The 866-square-mile (2,244 square kilometers) reserve contains an estimated 350 elephants, – the only viable population remaining in Nigeria and one of the largest remaining in West Africa. The area also supports important populations of lion, buffalo, hippo, roan antelope, and hartebeest. It is considered the nation’s richest protected area.

“Yankari Game Reserve is an ecological gem of West Africa,” said Dr. James Deutsch, Executive Director of WCS’s Africa Program. “We are extremely proud to be entrusted with preserving this critically important wildlife area by the Governor of Bauchi State, Malam Isa Yuguda for the benefit of the people of Bauchi State and Nigeria.”

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Nigerian teachers demonstrate against kidnapping schoolgirls

This video from Nigeria says about itself:

22 May 2014

Chibok Schoolgirls: Abuja teachers protest, demand compensation for slain teachers’ families.

From daily The Morning Star in Britain today:

NIGERIA: Teachers closed schools across the country yesterday to protest against the government’s failure to rescue the hundreds of schoolgirls abducted by Boko Haram and the killings of scores of teachers by the Islamist extremists.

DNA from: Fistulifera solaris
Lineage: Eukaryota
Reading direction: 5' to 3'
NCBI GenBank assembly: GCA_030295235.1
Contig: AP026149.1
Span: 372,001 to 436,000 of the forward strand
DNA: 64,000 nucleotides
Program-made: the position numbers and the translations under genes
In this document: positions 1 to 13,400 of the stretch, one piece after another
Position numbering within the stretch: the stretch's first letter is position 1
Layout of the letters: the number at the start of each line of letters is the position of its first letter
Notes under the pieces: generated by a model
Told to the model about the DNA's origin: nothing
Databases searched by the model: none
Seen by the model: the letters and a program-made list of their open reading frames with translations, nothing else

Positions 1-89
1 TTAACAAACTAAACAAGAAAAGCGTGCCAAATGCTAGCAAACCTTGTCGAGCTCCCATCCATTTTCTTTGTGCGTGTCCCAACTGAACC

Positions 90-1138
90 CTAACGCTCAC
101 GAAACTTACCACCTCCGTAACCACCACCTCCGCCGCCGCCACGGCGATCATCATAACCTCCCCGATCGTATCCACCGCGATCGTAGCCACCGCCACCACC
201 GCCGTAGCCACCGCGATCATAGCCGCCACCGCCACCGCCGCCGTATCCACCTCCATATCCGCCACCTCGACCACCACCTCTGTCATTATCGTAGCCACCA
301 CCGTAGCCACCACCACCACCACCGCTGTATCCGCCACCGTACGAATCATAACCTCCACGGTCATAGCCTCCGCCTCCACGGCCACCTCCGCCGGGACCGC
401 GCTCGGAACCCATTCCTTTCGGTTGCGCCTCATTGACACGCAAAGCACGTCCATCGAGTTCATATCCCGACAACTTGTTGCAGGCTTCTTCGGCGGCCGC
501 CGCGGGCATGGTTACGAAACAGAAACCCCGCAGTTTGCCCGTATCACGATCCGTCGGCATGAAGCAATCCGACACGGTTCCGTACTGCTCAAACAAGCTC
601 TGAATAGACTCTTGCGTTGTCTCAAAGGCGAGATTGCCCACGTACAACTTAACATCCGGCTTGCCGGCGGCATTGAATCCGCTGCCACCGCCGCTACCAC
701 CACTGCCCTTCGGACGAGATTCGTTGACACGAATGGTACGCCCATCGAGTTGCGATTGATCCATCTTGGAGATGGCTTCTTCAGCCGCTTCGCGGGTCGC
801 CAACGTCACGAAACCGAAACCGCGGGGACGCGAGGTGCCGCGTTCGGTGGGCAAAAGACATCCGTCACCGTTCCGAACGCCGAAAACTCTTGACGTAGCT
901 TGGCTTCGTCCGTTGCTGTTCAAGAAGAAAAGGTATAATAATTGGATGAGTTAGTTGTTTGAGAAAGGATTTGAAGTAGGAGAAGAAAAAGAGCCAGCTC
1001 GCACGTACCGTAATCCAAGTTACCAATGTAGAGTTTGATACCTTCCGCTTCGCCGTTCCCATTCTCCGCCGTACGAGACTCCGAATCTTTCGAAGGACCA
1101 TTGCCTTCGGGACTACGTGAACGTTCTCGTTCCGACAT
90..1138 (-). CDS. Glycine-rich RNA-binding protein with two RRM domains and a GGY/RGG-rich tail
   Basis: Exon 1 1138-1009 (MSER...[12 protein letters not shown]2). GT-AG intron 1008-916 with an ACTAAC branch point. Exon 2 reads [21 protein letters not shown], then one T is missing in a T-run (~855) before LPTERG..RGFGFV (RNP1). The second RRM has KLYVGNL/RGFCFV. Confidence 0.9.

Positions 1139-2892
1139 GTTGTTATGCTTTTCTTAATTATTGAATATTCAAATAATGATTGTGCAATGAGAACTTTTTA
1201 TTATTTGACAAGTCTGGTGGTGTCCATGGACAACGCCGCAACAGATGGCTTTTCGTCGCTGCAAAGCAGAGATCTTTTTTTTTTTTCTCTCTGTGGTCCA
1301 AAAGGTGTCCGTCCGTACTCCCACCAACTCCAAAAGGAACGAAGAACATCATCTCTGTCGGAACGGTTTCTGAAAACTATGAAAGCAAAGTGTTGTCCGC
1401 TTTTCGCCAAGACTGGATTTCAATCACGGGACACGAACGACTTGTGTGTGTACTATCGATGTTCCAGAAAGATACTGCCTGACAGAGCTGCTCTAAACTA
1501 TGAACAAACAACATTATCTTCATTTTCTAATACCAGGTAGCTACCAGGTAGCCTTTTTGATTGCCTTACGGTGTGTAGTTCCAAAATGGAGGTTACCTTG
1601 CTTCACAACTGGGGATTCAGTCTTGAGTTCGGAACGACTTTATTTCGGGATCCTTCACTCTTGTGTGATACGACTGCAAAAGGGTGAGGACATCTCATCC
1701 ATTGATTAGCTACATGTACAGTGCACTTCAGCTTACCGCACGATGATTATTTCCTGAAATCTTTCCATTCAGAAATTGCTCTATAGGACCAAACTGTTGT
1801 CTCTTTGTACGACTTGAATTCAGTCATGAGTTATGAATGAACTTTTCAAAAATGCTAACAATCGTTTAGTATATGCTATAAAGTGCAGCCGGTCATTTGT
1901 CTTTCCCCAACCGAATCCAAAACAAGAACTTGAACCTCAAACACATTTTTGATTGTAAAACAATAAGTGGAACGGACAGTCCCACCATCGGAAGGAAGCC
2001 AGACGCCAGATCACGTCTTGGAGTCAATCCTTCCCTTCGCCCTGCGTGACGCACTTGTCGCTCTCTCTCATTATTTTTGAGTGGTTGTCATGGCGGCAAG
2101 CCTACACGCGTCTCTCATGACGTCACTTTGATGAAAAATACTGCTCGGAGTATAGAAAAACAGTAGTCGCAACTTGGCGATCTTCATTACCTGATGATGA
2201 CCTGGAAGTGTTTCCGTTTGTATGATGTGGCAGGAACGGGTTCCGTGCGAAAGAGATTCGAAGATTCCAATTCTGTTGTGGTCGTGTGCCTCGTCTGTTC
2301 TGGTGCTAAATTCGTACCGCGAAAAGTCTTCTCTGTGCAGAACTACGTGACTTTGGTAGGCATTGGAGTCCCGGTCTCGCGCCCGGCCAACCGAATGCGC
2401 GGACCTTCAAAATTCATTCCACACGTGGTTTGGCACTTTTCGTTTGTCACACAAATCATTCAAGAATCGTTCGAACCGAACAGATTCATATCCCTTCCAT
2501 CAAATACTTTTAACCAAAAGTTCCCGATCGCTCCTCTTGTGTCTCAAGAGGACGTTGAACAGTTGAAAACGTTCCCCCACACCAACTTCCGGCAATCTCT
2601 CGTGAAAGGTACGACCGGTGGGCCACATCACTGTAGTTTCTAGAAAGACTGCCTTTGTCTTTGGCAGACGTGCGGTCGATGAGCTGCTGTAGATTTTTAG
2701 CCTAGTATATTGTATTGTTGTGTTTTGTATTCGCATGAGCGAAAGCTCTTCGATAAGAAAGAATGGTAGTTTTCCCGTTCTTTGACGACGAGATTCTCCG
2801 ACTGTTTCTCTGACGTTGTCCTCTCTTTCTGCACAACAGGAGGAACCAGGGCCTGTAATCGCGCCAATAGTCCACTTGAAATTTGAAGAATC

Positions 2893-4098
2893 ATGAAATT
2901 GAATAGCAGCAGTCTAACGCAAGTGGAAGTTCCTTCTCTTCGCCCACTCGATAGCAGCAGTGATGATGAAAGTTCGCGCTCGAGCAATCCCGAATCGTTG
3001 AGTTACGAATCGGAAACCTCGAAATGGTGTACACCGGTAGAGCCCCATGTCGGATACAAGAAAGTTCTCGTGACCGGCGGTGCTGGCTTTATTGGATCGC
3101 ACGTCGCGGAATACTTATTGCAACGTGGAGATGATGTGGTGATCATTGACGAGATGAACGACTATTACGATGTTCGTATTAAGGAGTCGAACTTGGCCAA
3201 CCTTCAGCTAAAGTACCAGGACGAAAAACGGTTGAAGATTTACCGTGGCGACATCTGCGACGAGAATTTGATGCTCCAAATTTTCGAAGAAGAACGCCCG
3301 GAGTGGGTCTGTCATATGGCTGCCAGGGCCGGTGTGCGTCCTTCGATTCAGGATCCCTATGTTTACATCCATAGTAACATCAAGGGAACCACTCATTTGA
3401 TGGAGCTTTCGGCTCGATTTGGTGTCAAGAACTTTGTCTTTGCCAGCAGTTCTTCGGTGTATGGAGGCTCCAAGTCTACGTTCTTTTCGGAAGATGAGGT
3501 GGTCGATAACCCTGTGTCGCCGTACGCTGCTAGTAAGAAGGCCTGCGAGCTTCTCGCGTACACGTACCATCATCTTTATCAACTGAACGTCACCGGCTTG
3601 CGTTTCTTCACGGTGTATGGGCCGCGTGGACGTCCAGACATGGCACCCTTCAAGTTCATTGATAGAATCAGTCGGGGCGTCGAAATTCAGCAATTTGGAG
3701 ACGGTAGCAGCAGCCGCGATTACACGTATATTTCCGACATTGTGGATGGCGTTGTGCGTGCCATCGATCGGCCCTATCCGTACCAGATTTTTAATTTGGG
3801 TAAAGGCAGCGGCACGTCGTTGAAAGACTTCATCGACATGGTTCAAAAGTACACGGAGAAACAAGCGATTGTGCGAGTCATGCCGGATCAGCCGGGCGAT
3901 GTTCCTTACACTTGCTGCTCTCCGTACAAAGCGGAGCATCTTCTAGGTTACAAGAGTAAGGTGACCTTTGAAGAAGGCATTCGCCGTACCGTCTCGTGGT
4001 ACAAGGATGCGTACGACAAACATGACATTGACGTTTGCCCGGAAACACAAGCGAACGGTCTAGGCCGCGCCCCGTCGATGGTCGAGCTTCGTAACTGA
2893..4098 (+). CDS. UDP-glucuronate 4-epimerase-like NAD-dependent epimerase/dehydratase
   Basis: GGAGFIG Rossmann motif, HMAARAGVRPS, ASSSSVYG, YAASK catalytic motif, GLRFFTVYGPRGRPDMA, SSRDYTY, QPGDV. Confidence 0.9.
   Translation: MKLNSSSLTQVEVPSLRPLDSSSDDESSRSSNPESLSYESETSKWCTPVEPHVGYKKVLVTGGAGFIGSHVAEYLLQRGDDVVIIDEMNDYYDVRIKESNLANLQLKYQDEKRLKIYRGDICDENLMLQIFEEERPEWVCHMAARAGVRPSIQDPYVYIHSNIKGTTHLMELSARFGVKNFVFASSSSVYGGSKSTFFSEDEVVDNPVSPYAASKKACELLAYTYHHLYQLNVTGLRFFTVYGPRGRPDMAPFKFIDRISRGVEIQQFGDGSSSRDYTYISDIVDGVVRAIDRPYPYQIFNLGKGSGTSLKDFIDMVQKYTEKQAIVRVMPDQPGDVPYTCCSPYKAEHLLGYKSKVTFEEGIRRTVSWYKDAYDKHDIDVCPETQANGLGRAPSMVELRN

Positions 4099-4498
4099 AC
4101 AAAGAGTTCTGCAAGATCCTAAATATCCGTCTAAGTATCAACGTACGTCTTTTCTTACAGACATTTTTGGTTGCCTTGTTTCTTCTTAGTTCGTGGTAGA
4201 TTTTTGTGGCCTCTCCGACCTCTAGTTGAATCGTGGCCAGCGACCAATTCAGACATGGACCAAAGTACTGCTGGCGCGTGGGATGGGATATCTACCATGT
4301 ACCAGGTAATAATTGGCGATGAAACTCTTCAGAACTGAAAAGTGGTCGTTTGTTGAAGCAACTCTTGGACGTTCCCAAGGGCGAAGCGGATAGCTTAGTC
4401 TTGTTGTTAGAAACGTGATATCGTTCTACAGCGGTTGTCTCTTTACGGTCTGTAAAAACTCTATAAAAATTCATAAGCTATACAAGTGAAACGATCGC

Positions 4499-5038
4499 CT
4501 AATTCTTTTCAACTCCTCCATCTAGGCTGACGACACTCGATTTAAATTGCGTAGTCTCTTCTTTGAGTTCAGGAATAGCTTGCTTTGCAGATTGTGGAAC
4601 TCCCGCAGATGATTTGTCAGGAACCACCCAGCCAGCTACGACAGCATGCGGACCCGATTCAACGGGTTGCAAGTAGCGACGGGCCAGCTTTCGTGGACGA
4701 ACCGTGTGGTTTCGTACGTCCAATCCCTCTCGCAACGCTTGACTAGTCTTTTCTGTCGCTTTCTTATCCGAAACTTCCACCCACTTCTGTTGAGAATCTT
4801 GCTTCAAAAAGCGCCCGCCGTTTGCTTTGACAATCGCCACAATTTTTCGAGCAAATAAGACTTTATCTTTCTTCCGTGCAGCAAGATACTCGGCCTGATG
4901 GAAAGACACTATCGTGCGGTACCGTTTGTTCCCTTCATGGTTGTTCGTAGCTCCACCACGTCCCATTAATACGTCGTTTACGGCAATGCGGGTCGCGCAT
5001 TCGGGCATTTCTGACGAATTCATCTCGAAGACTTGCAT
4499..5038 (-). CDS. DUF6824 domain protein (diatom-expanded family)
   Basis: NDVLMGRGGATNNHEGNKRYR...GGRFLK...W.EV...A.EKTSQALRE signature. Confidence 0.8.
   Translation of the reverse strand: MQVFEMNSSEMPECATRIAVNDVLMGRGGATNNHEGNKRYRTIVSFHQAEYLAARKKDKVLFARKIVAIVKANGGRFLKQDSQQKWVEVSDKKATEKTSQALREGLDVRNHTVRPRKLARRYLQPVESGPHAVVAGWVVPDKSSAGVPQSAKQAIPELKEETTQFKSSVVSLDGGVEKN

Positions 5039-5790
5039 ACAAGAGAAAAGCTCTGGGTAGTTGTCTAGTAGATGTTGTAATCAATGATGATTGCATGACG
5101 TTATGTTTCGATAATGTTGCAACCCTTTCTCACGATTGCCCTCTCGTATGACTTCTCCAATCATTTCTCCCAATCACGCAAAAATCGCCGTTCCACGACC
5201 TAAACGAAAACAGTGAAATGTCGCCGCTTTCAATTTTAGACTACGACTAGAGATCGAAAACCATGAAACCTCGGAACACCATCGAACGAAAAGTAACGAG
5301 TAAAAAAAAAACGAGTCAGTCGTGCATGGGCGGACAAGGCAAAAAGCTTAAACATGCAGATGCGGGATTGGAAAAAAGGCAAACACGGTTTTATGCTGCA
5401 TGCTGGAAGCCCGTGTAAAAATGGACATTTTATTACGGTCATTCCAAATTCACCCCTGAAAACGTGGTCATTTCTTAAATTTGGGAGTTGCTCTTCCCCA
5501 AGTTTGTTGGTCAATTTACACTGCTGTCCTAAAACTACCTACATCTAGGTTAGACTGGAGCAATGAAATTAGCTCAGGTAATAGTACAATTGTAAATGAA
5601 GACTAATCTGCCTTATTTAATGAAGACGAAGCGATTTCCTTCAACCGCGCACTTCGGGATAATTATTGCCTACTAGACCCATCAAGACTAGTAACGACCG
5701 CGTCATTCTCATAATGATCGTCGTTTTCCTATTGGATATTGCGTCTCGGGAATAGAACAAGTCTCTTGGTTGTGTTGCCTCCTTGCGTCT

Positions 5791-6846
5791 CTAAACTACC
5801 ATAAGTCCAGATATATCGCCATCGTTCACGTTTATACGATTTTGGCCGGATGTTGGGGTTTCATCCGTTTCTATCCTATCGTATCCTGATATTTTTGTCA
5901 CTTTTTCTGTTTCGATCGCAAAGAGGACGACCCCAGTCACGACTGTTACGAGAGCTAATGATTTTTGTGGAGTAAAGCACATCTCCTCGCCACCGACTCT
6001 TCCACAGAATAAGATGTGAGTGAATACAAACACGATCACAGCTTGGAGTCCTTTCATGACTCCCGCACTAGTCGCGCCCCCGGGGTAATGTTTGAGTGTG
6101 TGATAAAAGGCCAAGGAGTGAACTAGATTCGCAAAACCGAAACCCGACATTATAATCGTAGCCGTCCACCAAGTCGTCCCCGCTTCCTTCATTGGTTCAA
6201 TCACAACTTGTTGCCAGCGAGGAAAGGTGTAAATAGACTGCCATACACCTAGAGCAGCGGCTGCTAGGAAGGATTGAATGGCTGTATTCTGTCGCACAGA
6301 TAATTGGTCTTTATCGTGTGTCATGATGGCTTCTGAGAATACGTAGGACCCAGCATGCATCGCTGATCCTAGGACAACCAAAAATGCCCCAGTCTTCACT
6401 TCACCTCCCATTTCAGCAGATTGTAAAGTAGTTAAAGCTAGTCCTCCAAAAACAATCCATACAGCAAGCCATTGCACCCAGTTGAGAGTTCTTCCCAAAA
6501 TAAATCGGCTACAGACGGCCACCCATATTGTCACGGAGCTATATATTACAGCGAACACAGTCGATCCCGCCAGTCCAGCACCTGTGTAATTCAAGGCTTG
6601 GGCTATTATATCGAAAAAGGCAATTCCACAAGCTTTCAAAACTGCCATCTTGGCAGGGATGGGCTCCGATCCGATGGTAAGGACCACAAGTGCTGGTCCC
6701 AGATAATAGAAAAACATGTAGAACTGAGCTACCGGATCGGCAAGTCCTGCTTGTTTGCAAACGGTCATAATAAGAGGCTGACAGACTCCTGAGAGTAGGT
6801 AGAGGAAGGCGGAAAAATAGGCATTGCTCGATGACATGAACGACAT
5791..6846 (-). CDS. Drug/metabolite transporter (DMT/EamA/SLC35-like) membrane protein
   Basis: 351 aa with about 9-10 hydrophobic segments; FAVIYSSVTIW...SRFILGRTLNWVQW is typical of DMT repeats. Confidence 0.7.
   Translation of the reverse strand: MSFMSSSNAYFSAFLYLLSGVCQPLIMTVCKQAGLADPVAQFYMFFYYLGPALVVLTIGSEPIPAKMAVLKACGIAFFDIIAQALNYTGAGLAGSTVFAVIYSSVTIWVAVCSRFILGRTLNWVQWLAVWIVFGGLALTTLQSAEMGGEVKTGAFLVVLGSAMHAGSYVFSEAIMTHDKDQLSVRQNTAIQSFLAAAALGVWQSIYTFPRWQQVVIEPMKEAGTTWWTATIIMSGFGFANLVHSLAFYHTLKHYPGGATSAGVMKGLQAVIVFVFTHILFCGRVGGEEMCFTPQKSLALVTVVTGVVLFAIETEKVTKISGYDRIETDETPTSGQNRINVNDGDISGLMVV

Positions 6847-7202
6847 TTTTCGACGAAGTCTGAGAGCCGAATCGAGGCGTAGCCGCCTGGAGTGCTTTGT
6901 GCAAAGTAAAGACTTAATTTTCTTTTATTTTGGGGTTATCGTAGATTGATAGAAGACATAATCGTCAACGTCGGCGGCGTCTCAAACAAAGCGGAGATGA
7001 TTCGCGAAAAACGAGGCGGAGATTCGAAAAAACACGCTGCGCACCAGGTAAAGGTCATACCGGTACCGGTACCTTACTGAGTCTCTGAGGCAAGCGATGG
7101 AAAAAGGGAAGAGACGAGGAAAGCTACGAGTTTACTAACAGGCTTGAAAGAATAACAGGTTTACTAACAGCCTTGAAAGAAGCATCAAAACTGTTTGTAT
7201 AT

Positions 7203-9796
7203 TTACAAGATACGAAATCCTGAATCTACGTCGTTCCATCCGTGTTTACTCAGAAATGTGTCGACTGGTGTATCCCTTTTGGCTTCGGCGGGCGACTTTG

Families of some of the kidnapped girls and their supporters also marched to the presidential villa in Abuja to carry their complaints to President Goodluck Jonathan.

They were met by police in riot gear and fire engines with watercannon.

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Migratory birds and Asian, African and European children

This video says about itself:

9 Jan 2014

Spring Alive has been spreading widely in Africa. Check how great they are doing in Nigeria where many children are enthusiastically engaged in birds oriented actions thanks to the Spring Alive project.

From BirdLife:

Spring Alive 2014 has arrived!

By Rebecca Langer, Thu, 06/03/2014 – 15:14

BirdLife and its Partners in 50 countries are proud to announce the launch of Spring Alive 2014. Now nine years old, Spring Alive brings together children, their teachers and families in Europe, Central Asia and Africa to observe and record the arrivals of five species of migrant birds:  Barn Swallow Hirundo rustica, White Stork Ciconia ciconia, Common Cuckoo Cuculus canorus, Common Swift Apus apus, and European Bee-eater Merops apiaster.

Spring Alive 2013 broke all previous records. During Eurasian and African seasons, a total of over 286,000 observations of migratory birds were recorded on the Spring Alive website, and by the end of the year over 54,000 children, 900 teachers and supervisors and 500 volunteers from 49 countries had joined in a range of Spring Alive activities.